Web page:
I’ll leave you with these thoughts and a recipe that has nothing to do with anything I just said, besides that it was shared and enjoyed at a Secret Santa party, so maybe it does. This was the culinary success of the holiday season; a lazy man’s version of a Momofuku creation. Find someone you like. Make it with them. Eat it with them. Pass it on. If you eat it together, it’s healthy, I swear!
Caramelized Cornflake Hazelnut Bark
Note: The measurements for this recipe are a little wishy-washy, but that’s okay because it’s incredibly easy and there is seriously no way you’ll mess it up. It’s melted chocolate, go with the flow.
2 cups hazelnuts, toasted, chopped
8oz chocolate (I used 5 Milka Bars and highly recommend a combination of milk, dark, and hazelnut bars)
1/2 a bag of cornflakes
8 Tbsp. unsalted butter
lots and lots and lots of sugar (it will become clear, I promise)
2 heaping spoonfuls Peanut Butter
1. Start by toasting your hazelnuts. Put them on a baking sheet and stick them in the oven for about ten minutes at 350 degrees. Remove from oven and while they are still hot, rub them in handfuls in a dish cloth to remove skins. It’s okay if skins are not fully removed, just try to get as much as you can without scalding yourself.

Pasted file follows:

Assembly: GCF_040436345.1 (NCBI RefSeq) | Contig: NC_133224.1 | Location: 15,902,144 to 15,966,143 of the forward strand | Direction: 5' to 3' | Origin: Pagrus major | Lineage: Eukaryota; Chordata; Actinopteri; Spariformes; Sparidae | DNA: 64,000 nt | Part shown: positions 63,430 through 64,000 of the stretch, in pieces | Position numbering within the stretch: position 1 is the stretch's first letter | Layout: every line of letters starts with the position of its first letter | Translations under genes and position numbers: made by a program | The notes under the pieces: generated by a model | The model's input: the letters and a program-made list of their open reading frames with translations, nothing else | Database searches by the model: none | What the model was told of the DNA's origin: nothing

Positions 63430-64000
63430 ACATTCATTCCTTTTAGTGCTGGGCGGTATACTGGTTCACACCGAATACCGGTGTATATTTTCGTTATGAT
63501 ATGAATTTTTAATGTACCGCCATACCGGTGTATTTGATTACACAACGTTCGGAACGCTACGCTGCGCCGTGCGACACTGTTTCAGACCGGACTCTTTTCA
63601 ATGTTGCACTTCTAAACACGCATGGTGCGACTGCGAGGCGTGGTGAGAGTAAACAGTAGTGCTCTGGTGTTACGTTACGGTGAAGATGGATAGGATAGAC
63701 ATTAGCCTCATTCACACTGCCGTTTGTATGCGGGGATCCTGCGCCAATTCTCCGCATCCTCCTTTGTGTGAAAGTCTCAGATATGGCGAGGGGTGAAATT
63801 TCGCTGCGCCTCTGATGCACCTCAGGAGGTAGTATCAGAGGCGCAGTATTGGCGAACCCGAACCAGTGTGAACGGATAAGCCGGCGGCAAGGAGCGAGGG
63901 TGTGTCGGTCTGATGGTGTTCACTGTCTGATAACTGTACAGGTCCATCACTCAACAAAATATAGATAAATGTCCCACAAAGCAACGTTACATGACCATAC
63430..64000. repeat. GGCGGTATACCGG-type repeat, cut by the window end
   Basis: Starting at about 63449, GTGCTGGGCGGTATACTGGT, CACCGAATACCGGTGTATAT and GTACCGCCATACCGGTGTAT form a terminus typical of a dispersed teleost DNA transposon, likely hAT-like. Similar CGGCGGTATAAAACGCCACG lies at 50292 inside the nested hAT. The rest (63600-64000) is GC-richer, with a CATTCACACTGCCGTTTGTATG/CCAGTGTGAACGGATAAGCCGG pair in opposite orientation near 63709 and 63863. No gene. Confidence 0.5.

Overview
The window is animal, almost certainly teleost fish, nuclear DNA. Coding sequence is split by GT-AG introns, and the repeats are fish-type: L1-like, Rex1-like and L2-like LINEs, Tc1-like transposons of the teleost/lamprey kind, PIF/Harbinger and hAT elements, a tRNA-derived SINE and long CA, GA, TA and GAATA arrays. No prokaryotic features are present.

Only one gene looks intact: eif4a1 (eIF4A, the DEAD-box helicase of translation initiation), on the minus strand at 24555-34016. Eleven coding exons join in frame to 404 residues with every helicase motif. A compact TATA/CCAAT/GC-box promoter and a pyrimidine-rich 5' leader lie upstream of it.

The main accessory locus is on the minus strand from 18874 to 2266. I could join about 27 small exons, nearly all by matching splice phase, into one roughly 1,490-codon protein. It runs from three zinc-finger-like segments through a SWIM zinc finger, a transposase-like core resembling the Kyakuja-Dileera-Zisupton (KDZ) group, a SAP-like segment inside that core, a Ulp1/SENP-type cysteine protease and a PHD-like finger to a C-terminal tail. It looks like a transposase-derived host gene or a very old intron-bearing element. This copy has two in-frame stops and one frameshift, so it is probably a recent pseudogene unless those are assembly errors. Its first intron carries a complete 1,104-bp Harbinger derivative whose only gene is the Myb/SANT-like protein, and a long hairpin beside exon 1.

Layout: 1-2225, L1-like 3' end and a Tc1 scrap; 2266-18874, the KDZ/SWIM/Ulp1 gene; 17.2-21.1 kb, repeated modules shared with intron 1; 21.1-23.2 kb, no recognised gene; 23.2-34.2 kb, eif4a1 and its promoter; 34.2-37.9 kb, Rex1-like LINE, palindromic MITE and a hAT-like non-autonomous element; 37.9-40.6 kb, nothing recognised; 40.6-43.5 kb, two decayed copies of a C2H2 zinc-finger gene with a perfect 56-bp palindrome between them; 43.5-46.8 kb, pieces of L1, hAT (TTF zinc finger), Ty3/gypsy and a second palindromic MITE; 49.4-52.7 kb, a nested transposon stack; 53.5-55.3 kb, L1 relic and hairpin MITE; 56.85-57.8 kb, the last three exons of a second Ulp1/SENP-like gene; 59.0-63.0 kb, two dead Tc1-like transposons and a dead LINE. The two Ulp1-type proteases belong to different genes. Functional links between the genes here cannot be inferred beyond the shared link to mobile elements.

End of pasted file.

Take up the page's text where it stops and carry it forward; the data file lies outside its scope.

2. Put hazelnuts aside while keeping the oven heated to 350 degrees. Melt butter in a small saucepan.
3. In a large mixing bowl combine cornflakes and butter thoroughly. Now, start adding your sugar. Add the sugar gradually, stirring while you go, until your mixture is completely coated (think: frosted flakes, so why not use frosted flakes: don’t question). Before you started to add the sugar you probably looked at your bowl of cornflakes and butter and thought “wow this is kind of wet and gross.” The best way to explain quantity here is to say that you should keep adding sugar until your cornflakes no longer look wet and gross, but are completely coated.
4. Pour cornflake mixture onto a parchment-lined baking sheet. Stick them in the 350 degree oven and flip every ten minutes until they are crunchy and brown and taste delicious. Add more sugar as they toast if needed.
5. Chop your hazelnuts while the cornflakes become yummy. Chopping into very small pieces will give your bark a wonderful texture.
6. Remove cornflakes from oven and let them cool. While they are cooling, melt your chocolate bars together in a small saucepan on the stovetop. Melt at low heat to prevent burning. When the chocolate is melted, quickly whisk in the heaping spoonfuls of peanut butter. Stir in chopped hazelnuts.
7. Before the chocolate has a chance to harden pour it in a thin layer onto another baking sheet covered in parchment paper (I used two sheets to make my bark nice and thin, but you could go either way). Set aside a tiny bit of melted chocolate.
8. Top the melted chocolate with cornflake mixture. Drizzle your set-aside-tiny bit of chocolate over the whole shebang and stick in the freezer for about 2 hours.
9. When the bark is completely frozen use your muscles to break it apart. Taste a generous amount and keep it in the freezer when you are not actively consuming it. Esse gut!